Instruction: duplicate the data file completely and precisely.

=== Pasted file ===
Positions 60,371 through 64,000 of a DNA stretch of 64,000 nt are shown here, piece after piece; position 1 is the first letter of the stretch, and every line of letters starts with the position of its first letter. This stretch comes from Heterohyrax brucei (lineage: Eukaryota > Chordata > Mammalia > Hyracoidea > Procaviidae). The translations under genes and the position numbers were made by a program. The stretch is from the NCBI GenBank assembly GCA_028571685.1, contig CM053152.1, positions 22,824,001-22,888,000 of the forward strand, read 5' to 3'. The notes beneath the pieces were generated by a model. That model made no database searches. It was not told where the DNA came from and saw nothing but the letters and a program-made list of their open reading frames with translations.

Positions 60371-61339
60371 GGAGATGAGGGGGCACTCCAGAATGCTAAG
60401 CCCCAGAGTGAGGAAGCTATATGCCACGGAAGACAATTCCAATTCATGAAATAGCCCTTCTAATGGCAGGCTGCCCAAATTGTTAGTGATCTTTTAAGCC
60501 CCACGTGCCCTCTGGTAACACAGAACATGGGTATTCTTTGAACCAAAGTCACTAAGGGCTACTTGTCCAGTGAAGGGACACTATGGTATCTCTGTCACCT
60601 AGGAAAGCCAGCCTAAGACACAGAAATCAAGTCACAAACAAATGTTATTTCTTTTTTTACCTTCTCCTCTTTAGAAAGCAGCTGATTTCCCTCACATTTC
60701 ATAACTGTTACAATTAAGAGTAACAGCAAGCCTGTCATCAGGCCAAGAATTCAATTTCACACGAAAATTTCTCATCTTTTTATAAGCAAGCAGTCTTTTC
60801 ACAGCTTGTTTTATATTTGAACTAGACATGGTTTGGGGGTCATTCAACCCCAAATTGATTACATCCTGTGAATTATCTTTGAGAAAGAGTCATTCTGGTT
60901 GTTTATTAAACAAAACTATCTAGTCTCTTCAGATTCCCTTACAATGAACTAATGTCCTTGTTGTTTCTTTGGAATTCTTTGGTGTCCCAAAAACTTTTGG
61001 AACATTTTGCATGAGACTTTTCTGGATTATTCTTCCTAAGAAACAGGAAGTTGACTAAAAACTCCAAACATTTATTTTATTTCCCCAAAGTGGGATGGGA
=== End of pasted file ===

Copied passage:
Positions 60,371 through 64,000 of a DNA stretch of 64,000 nt are shown here, piece after piece; position 1 is the first letter of the stretch, and every line of letters starts with the position of its first letter. This stretch comes from Heterohyrax brucei (lineage: Eukaryota > Chordata > Mammalia > Hyracoidea > Procaviidae). The translations under genes and the position numbers were made by a program. The stretch is from the NCBI GenBank assembly GCA_028571685.1, contig CM053152.1, positions 22,824,001-22,888,000 of the forward strand, read 5' to 3'. The notes beneath the pieces were generated by a model. That model made no database searches. It was not told where the DNA came from and saw nothing but the letters and a program-made list of their open reading frames with translations.

Positions 60371-61339
60371 GGAGATGAGGGGGCACTCCAGAATGCTAAG
60401 CCCCAGAGTGAGGAAGCTATATGCCACGGAAGACAATTCCAATTCATGAAATAGCCCTTCTAATGGCAGGCTGCCCAAATTGTTAGTGATCTTTTAAGCC
60501 CCACGTGCCCTCTGGTAACACAGAACATGGGTATTCTTTGAACCAAAGTCACTAAGGGCTACTTGTCCAGTGAAGGGACACTATGGTATCTCTGTCACCT
60601 AGGAAAGCCAGCCTAAGACACAGAAATCAAGTCACAAACAAATGTTATTTCTTTTTTTACCTTCTCCTCTTTAGAAAGCAGCTGATTTCCCTCACATTTC
60701 ATAACTGTTACAATTAAGAGTAACAGCAAGCCTGTCATCAGGCCAAGAATTCAATTTCACACGAAAATTTCTCATCTTTTTATAAGCAAGCAGTCTTTTC
60801 ACAGCTTGTTTTATATTTGAACTAGACATGGTTTGGGGGTCATTCAACCCCAAATTGATTACATCCTGTGAATTATCTTTGAGAAAGAGTCATTCTGGTT
60901 GTTTATTAAACAAAACTATCTAGTCTCTTCAGATTCCCTTACAATGAACTAATGTCCTTGTTGTTTCTTTGGAATTCTTTGGTGTCCCAAAAACTTTTGG
61001 AACATTTTGCATGAGACTTTTCTGGATTATTCTTCCTAAGAAACAGGAAGTTGACTAAAAACTCCAAACATTTATTTTATTTCCCCAAAGTGGGATGGGA